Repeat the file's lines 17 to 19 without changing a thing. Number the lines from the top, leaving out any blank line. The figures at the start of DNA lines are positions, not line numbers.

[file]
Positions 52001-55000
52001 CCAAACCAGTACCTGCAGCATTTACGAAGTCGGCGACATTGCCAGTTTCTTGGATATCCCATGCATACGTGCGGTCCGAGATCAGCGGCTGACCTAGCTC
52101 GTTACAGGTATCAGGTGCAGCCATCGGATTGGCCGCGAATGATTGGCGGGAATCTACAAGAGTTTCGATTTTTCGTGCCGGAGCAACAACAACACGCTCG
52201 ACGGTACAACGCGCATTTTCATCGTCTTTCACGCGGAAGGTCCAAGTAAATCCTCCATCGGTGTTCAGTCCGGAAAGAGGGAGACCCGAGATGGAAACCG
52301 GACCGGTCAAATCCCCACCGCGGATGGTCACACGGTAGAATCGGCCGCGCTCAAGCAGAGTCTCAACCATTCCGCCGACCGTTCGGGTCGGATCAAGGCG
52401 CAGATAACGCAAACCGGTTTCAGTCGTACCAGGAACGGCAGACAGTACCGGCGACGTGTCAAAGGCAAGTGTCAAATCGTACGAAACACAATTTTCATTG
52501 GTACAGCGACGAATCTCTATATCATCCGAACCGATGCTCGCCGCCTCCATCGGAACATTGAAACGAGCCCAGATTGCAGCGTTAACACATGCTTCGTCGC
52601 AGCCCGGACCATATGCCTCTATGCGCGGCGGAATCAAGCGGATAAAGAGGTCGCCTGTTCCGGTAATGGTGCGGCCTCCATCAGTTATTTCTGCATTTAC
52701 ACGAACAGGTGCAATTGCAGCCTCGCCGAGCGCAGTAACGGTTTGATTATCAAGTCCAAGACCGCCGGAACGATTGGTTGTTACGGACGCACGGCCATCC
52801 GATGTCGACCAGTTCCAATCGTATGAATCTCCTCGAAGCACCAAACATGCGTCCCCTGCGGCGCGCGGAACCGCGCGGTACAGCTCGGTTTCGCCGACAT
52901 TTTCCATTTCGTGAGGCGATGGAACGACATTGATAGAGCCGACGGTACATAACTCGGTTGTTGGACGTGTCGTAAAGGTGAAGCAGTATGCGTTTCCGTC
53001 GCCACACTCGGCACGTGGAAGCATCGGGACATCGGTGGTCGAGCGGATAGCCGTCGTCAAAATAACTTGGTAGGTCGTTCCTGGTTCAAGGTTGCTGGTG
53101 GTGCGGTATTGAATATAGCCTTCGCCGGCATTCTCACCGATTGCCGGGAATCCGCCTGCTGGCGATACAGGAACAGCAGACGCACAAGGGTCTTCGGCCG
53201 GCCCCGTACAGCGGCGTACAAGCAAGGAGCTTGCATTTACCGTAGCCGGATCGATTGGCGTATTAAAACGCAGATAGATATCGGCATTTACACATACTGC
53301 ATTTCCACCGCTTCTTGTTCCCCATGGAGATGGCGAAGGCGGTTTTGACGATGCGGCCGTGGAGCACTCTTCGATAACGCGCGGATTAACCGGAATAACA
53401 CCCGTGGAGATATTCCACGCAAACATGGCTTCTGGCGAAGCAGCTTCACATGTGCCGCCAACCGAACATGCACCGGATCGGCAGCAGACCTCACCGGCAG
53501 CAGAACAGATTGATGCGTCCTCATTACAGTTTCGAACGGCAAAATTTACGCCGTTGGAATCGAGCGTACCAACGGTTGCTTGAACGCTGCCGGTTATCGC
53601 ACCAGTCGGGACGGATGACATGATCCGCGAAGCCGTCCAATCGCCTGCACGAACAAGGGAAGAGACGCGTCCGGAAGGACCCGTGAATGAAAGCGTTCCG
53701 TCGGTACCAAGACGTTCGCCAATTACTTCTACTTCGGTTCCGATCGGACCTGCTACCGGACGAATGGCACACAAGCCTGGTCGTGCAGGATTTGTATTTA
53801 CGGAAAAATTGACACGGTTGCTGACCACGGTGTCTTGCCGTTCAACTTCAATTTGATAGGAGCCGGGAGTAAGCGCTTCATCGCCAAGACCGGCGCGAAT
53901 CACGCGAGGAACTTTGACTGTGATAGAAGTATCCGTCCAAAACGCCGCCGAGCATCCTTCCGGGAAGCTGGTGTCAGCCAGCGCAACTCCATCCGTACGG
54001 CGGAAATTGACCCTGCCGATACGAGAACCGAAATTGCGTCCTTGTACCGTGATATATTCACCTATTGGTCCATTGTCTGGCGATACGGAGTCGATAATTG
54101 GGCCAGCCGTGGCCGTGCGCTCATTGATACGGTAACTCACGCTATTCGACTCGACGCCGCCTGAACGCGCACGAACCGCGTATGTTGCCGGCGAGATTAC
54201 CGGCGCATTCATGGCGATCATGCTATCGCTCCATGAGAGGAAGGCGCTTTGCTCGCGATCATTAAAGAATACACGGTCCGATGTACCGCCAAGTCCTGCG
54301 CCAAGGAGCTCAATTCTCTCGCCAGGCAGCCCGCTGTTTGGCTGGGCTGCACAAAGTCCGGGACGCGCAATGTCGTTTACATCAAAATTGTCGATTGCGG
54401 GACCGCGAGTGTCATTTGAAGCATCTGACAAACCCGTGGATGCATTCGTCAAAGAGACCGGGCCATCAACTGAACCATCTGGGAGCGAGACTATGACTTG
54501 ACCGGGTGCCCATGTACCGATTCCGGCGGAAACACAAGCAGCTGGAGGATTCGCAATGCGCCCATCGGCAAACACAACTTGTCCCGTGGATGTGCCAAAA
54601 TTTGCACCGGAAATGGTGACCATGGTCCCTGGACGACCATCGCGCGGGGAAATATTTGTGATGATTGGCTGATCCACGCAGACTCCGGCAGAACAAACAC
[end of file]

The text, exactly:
53501 CAGAACAGATTGATGCGTCCTCATTACAGTTTCGAACGGCAAAATTTACGCCGTTGGAATCGAGCGTACCAACGGTTGCTTGAACGCTGCCGGTTATCGC
53601 ACCAGTCGGGACGGATGACATGATCCGCGAAGCCGTCCAATCGCCTGCACGAACAAGGGAAGAGACGCGTCCGGAAGGACCCGTGAATGAAAGCGTTCCG
53701 TCGGTACCAAGACGTTCGCCAATTACTTCTACTTCGGTTCCGATCGGACCTGCTACCGGACGAATGGCACACAAGCCTGGTCGTGCAGGATTTGTATTTA